Democrats denounce measure as mean-spirited effort to thwart Governor Doyle’s re-election by drawing more conservatives to polls
MADISON, Wis.Wisconsin voters will decide in November whether to amend the state constitution to ban gay marriage and civil unions after the proposal cleared its final hurdle in the Republican-controlled Legislature on Tuesday evening.
The state Assembly’s 62-31 vote puts the amendment on the state ballot in November, when voters will also determine whether Democratic Governor Jim Doyle will get a second term in office.
A majority vote would add 43 words to the constitution declaring the state recognizes only marriage between one man and one woman and does not grant a similar legal status such as civil unions to unmarried individuals.
Supporters said the amendment would defend marriage from legal challenges seeking to extend marriage to same-sex couples, such as one that was successful in Massachusetts. The amendment would also ban civil unions in which gay couples are granted many of the same state benefits as married couples.
“An issue of this importance will be decided by the people of this state, not an activist judge,” said Assembly Speaker John Gard, a Republican.
Critics said the amendment is not needed because state law already defines marriage as between a husband and wife. They contend the amendment would outlaw benefits such as health care provided by many municipal governments and private companies to partners of gay employees.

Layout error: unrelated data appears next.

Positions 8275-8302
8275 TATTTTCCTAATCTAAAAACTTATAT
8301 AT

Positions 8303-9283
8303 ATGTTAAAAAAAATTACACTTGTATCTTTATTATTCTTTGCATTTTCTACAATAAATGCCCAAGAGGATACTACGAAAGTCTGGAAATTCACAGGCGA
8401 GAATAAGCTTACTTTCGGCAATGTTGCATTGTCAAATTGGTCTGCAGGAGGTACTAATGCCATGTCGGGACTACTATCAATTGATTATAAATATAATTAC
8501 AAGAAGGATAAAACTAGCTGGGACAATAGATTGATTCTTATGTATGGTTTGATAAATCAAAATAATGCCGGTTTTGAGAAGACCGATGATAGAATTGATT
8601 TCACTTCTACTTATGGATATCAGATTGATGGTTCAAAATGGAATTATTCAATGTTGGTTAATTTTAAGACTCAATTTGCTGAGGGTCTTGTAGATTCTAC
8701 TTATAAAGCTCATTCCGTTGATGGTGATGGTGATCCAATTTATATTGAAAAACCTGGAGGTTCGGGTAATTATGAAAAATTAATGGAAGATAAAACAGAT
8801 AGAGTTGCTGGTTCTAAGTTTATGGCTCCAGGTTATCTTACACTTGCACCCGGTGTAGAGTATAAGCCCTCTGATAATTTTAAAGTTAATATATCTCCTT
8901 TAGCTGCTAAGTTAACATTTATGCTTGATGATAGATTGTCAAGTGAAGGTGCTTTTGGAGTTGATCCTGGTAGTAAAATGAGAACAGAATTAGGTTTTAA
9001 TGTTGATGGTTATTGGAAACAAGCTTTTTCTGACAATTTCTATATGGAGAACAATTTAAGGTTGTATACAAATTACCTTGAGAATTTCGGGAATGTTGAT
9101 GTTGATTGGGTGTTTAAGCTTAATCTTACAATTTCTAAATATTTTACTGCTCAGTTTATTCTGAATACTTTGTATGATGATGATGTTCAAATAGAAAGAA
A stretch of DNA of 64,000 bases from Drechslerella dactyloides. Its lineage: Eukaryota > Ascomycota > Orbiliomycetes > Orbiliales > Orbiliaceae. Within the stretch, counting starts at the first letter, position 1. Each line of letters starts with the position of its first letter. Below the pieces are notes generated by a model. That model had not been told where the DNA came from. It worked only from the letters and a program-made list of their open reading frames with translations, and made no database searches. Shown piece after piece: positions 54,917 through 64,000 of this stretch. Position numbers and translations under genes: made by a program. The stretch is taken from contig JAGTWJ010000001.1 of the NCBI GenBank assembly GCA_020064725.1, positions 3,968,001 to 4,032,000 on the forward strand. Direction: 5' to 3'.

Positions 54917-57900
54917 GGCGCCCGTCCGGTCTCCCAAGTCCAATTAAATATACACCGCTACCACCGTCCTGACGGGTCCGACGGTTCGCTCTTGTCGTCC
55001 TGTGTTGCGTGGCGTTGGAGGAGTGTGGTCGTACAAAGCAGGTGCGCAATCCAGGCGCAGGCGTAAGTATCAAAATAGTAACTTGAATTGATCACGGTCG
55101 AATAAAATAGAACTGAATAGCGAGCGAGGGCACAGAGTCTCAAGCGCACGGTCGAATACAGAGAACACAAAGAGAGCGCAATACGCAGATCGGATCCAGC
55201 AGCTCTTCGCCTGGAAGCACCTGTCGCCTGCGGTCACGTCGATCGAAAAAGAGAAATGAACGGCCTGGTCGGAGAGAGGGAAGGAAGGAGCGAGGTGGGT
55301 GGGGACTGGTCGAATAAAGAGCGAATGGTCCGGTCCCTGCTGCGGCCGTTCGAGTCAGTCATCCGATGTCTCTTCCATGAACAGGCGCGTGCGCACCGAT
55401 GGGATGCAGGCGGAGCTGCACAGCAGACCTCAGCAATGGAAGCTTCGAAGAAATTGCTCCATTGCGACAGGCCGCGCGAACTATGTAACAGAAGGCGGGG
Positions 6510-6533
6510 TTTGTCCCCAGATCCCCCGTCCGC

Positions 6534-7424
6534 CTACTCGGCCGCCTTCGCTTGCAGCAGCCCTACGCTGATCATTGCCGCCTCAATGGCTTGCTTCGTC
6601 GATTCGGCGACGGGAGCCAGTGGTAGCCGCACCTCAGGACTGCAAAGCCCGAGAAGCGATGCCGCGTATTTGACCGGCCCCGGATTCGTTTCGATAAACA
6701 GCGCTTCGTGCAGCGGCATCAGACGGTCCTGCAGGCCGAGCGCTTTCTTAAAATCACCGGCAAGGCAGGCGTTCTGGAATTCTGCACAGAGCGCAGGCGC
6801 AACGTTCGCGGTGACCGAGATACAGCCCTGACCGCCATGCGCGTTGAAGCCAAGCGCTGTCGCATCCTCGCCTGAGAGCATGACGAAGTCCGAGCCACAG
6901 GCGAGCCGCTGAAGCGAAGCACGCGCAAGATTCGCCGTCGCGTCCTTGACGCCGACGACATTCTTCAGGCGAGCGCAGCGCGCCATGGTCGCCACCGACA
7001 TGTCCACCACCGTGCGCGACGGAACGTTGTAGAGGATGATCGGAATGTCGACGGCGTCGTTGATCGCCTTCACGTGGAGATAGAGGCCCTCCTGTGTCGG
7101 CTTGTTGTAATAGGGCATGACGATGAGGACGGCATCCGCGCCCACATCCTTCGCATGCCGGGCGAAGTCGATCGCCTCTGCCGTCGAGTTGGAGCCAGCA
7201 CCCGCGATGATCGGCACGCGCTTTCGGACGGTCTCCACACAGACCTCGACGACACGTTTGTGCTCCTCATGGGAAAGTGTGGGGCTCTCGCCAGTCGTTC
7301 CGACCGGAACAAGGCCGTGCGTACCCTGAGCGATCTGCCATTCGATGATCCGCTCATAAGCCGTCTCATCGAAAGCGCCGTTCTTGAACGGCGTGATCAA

Supporters acknowledged the courts would have to sort out what benefits could be offered to gay and unmarried couples. But they said the intent was to defend the tradition of marriage as between one man and one woman.
Democrats railed against the bill on the Assembly floor for more than three hours. They called it a mean-spirited attempt to draw more conservatives to the polls in hopes of defeating Doyle in his bid for a second four-year term.
The governor vetoed a previous attempt to define marriage as between one man and one woman and has denounced the amendment, which bypasses his desk.
The two Republicans seeking their party’s nomination for governor Congressman Mark Green and Milwaukee County Executive Scott Walker both support the ban.
This article appeared in the Dallas Voice print edition, March 3, 2006.
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